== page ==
Jessica Leigh Hester is a former senior associate editor at CityLab, covering environment and culture. Her work also appears in the New Yorker, The Atlantic, New York Times, Modern Farmer, Village Voice, Slate, BBC, NPR, and other outlets.
From Snowflake, Arizona, to Santa Claus, Indiana, these are places where it’s Christmas 365 days a year.
Dusted with snow, Santa’s Candy Castle looks like a massive gingerbread house sprinkled with powdered sugar. The brick turrets are lined with red trim, like piped icing. The confectionary shop is one of many outposts in Santa Claus, Indiana, that dials up Christmas cheer all year long.
The town—originally Santa Fe, or maybe Santa Fee—changed its name in the 1850s after losing out on its bid for a post office. (Turns out, the name had already been claimed.) The Indy Star newspaper notes that the town eventually decided to go all in to capitalize on its new name. In 1935, it debuted a 40-ton Santa statue. Then, over the years, it rolled out the Lake Rudolph Campground, Christmas Lake Golf Course, and a restaurant named Frosty’s.
They got their post office, and it’s been working hard ever since. Many kids’ letters to Santa end up there. Locals clock in shifts as elves with sharp secretarial skills. Over the past century, the town has received nearly a million notes; around 250 of them have been compiled into a new book.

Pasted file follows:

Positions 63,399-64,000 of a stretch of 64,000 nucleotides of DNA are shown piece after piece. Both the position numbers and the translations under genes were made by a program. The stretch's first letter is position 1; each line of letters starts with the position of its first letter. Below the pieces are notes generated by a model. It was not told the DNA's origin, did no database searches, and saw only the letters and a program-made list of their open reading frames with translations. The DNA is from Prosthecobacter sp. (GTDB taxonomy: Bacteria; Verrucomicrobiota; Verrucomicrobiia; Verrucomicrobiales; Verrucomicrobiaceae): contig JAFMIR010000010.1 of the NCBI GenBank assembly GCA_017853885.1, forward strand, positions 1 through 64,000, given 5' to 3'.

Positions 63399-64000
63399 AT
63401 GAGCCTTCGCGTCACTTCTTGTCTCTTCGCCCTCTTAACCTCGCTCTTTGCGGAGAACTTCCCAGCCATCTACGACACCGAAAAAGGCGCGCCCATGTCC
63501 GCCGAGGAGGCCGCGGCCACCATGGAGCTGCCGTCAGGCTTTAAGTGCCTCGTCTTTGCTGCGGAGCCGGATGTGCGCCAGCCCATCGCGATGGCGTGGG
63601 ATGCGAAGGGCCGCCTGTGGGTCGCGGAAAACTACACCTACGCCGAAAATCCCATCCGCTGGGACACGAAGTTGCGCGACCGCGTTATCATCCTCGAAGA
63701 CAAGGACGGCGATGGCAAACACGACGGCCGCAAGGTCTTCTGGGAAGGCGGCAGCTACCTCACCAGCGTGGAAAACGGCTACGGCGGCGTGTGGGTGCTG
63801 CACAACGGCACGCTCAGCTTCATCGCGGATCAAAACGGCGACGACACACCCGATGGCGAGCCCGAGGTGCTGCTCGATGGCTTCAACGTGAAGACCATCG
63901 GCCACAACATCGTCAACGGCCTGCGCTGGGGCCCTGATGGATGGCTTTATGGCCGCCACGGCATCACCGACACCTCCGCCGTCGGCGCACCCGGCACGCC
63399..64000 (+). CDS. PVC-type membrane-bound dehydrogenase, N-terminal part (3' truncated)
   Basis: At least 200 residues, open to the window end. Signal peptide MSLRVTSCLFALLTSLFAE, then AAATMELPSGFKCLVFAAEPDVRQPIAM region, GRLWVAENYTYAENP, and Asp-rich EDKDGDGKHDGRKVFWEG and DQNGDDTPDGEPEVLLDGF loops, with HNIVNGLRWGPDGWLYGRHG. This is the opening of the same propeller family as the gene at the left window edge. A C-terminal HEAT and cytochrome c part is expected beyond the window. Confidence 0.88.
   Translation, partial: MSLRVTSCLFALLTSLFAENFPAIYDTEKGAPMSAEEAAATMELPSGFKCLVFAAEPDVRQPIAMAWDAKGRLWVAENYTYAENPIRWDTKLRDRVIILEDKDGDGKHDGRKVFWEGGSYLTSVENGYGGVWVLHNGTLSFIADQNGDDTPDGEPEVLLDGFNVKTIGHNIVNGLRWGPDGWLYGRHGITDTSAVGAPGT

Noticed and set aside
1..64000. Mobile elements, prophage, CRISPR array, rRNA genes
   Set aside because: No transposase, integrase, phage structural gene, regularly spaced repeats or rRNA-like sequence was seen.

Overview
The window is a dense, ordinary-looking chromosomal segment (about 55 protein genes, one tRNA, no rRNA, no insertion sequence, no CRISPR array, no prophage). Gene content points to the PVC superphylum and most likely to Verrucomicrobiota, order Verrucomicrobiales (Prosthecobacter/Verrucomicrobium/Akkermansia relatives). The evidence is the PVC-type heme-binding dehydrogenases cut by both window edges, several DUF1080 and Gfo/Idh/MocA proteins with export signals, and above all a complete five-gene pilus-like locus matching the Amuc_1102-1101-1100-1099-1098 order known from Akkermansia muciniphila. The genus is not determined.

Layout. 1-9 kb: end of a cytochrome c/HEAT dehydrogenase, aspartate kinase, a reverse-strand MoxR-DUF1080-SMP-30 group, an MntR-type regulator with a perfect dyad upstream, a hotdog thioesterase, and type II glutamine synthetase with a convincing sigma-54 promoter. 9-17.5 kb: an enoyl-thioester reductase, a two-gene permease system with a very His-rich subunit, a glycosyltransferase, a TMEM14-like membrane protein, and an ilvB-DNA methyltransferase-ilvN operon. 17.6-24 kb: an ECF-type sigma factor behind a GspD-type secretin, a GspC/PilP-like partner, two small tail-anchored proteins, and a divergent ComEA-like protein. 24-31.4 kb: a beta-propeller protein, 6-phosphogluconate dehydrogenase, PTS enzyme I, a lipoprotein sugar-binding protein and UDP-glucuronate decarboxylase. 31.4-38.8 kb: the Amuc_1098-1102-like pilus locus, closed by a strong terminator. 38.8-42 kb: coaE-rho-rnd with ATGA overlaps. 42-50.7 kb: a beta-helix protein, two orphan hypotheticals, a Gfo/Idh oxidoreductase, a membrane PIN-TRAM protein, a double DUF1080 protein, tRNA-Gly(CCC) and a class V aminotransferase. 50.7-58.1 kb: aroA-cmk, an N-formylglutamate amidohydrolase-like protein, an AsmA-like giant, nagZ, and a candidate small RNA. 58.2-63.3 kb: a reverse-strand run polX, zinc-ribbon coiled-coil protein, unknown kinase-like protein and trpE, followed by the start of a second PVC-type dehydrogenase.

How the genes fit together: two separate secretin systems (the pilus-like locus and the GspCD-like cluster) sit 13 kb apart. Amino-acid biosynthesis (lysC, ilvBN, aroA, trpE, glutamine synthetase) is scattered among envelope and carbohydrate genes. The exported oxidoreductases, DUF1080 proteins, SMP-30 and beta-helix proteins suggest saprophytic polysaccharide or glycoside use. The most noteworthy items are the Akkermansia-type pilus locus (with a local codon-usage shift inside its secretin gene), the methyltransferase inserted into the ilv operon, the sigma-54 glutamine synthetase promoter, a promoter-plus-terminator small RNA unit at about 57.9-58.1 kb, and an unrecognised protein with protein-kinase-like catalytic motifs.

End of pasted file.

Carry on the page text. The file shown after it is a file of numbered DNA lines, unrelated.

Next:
Across the U.S., other towns also have wintry monikers. Take Snowflake, Arizona, or Evergreen, Alabama, or Dasher, Georgia. We mapped a handful, below:
Some of these merrily-named towns are populated by people deeply (weirdly?) committed to spreading holiday cheer. In North Pole, Alaska, for instance, a city councilman legally changed his name to Santa Claus. The streetlights are ribboned with red paint to create the effect of oversized, glowing candy canes. Each holiday season, there’s an outdoor ice park with frozen slides and a glassy maze.
In other towns, the festive element was less intentional. Rudolph, Wisconsin, for example, wasn’t named after the famed reindeer, but after Rudolph Hecox, the son of one of the town’s founders. But when the reindeer’s tale was released in 1939, the town hitched a ride to the story. The animal’s bright red schnoz graces street signs, and, each Christmas, a commemorative postmark.